Felix Crux

Technology & Miscellanea 

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When trying to budget or understand regular baseline spending, special events like travel or large one-off purchases can distort the picture. Fortunately, ledger's tagging system allows us to report on these transactions separately, giving us better insight both into everyday expenses and the real cost of unusual events.

(This post is part of a series describing how I use the Ledger accounting system. For an introduction to ledger and this series, or to see all the entries, have a look at the first post).

Ledger allows transactions to be annotated with tags. These tags can stand alone, or they can be in a “key: value” format that can be queried more precisely by asking for only certain values instead of all instances of the tag. Tags are added by appending a comment to the transaction in either the “; :Tag:” or the “; Key: Value” form.

The way I use this is I have defined a few tags, such as “Event” and “OneOff”. All transactions associated with a particular event, whether flights, hotels, or restaurant meals, can then be tagged, like so:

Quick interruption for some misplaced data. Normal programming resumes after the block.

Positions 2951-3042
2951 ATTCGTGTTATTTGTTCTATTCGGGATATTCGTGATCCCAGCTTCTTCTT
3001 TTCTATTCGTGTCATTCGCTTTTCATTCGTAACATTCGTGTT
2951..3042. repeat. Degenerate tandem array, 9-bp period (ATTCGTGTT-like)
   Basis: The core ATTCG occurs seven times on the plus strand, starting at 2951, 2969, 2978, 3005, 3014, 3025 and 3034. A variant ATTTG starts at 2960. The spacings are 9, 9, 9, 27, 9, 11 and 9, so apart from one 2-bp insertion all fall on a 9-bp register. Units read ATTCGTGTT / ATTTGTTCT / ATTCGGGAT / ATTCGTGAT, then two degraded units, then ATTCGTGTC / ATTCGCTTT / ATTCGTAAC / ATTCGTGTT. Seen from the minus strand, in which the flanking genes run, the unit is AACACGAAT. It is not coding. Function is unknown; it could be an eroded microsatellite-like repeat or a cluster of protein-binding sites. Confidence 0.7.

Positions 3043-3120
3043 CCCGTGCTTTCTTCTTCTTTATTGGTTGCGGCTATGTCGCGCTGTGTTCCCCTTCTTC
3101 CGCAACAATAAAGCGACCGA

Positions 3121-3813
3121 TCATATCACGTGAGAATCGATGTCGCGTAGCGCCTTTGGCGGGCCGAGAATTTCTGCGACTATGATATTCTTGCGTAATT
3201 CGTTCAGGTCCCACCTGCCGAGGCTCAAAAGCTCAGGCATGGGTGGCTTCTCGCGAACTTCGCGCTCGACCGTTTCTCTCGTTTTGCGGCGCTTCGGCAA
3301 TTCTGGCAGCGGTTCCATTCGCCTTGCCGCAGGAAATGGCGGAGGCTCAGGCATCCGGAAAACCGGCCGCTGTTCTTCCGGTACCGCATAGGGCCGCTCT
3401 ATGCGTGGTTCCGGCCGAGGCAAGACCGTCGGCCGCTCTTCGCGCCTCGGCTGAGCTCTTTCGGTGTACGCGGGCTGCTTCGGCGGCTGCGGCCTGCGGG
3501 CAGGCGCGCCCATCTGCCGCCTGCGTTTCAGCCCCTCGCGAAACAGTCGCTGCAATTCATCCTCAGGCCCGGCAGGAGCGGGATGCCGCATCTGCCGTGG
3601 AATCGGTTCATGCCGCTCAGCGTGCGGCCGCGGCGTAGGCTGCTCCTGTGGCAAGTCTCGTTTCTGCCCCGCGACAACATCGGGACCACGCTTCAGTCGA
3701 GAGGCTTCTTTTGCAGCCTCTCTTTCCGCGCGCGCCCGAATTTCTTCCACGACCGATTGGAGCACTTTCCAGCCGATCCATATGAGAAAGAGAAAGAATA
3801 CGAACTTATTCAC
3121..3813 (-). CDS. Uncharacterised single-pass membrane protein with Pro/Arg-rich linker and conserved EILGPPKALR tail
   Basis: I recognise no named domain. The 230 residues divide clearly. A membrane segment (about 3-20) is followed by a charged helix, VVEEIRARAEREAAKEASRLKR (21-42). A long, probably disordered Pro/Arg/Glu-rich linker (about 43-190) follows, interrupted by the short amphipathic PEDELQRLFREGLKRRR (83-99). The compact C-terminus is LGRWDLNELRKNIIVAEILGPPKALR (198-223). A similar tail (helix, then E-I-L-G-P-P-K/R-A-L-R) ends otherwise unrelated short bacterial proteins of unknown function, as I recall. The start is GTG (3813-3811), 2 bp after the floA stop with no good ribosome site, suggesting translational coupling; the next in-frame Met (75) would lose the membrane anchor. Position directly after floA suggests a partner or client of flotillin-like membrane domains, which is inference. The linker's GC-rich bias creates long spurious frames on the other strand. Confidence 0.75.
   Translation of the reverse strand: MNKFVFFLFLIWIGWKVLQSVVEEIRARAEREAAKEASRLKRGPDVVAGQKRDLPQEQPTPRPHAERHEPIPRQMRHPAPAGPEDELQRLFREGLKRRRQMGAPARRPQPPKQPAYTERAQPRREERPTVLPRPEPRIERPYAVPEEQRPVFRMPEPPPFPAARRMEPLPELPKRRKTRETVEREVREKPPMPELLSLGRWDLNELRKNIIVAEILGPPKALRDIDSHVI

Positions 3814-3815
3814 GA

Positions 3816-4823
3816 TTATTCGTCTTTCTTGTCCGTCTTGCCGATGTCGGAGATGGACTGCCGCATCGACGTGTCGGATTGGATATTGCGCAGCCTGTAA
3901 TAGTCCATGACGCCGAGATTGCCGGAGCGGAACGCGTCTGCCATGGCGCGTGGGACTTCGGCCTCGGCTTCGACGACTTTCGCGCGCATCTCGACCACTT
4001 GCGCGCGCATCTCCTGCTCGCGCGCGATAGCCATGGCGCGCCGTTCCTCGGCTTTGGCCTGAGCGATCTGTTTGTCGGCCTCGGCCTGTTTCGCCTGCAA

A Liabilities:CreditCard

2017-04-01 A Run-Down Tin Shack
  Expenses:Hotels     $20.00
  ; Event: PyCon-2017

2017-04-02 Bob's Used Cars
  Expenses:Car        $10,000.00
  ; :OneOff:

2017-04-03 Regular Grocery Store Inc.
  Expenses:Groceries  $30.00

Now, when reviewing spending for the month, I can look at any of three numbers: actual spending; regular non-special spending; and spending on the conference specifically; using the following queries:

$ ledger balance
          $10,050.00  Expenses
          $10,000.00    Car
              $30.00    Groceries
              $20.00    Hotels
         $-10,050.00  Liabilities:CreditCard

$ ledger balance Expenses and not tag Event and not tag OneOff
$30.00  Expenses:Groceries

$ ledger balance tag Event=PyCon-2017
$20.00  Expenses:Hotels

Or, I can use ledger register to see the specific transactions.

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